The answer is Yes and No. To answer it simply, It depends on how high your blood pressure is to start with.
What we know from research:
So why the big fuss on hypertension (high blood pressure)
Hypertension is one of the most important cardiovascular disease risk factors due to its high prevalence and significant medical costs. Approximately, 78 million Americans (33 %) have hypertension [systolic blood pressure (SBP)≥140 mmHg and/or diastolic blood pressure (DBP) ≥ 90 mmHg] (Mozaffarian et al 2015). Similarly, according to the Australian Heart foundation, in Australia these figures are similar with close to 6 million or 33.7% of the population suffering with hypertension.
Individuals 50 years of age or younger with pre-hypertension have double the lifetime risk of stroke, heart failure, coronary heart disease, and intermittent claudication compared to individuals of the same age with normal BP. (Mozaffarian et al 2015). Fortunately, exercise has been widely recognised as a method to reduce hypertension.
As mentioned already, lifting heavy weights temporarily increases blood pressure. Paradoxically, high levels of chronic physical activity and aerobic exercise training can prevent some of the age-associated rise in blood pressure seen in many normal humans, and exercise training can also lower blood pressure in those with hypertension.
I want to lift weights – how do I do it safely?
First and foremost, you shouldn’t lift heavy weights or even engage in a vigorous exercise program unless you are cleared by your doctor and had a chance to discuss any precautions or special considerations.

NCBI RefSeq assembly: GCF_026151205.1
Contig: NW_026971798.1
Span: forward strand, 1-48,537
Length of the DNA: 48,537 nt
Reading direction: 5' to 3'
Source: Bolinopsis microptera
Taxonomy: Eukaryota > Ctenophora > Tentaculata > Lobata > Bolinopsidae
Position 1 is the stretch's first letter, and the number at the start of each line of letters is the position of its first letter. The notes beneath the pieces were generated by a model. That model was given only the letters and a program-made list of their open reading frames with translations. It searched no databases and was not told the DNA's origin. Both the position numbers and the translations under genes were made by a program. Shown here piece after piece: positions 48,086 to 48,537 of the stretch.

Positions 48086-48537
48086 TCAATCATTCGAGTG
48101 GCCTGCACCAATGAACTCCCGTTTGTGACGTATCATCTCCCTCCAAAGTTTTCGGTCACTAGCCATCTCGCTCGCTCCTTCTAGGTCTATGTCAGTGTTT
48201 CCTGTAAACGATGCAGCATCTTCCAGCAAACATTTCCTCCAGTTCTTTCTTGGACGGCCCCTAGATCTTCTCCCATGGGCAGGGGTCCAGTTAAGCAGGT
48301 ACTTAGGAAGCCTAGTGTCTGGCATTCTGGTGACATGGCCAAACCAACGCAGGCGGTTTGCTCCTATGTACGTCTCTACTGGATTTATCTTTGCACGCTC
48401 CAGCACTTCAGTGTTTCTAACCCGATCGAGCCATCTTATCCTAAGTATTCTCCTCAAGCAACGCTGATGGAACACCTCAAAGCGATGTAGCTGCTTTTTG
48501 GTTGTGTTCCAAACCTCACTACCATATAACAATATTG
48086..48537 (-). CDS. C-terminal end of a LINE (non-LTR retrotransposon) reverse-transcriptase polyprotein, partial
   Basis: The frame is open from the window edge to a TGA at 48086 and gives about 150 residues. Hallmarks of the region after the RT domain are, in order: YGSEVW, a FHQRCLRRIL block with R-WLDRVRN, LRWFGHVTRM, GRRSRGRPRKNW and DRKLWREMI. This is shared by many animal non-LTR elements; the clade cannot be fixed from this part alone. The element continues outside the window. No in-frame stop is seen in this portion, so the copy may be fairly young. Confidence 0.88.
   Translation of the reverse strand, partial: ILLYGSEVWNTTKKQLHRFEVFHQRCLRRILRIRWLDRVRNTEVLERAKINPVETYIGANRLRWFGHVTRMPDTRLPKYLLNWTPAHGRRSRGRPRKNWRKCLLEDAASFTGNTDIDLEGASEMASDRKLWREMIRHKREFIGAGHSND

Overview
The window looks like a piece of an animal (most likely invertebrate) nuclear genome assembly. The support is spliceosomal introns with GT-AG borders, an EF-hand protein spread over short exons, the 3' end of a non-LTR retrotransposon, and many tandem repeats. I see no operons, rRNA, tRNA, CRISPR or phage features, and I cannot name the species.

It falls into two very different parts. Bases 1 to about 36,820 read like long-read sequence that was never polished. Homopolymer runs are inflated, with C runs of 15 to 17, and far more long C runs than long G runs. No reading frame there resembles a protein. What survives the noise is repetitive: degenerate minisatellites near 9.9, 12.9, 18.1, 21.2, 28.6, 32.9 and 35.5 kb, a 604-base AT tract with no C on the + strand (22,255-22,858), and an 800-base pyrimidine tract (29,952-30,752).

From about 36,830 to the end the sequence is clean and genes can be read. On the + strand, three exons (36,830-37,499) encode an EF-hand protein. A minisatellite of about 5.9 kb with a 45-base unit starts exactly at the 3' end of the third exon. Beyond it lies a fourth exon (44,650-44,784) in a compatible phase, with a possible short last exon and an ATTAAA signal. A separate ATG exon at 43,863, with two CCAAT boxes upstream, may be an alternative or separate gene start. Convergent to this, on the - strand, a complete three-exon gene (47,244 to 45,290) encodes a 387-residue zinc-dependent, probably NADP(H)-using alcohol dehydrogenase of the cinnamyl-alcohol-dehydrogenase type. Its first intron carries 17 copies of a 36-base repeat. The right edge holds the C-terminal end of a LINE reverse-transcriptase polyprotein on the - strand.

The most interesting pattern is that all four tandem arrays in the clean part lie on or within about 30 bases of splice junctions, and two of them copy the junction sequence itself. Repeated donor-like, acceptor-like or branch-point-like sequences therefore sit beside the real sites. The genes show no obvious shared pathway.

As a general guideline, it is recommended that you shouldn't lift weights if your blood pressure is uncontrolled and higher than 180/110 mm Hg. If your blood pressure is lower at 160/100 mm Hg you shouldn’t lift heavy weights without consulting your doctor (Sorace et al 2014).
If you have hypertension and have been cleared by your doctor here are some tips for those who want to exercise with a vigorous program or who want to lift heavy weights:
Disclaimer: This text does not serve as medical advice and if you have any questions, seek advice from your doctor.
Blog post written by Jack Perisa.
Jack Perisa is a specialist sports physiotherapist (FACP) and Practice Principal at Lane Cove Physio, New South Wales, Australia www.lanecovephysio.com.au. He is also director of Cliniknote, an iPad app designed to draw and record your clinical notes www.cliniknote.com
Mozaffarian D, Benjamin EJ, Go AS, et al. Executive summary: heart disease and stroke statistics-2015 update: a report from the American heart association. Circulation. 2015;131(4): 434–41.
Sorace, P., Churilla, J.R. & Magyari, P.M. (2012). Resistance Training for Hypertension. ACSM’s Health & Fitness Journal, 16(1), 13-17.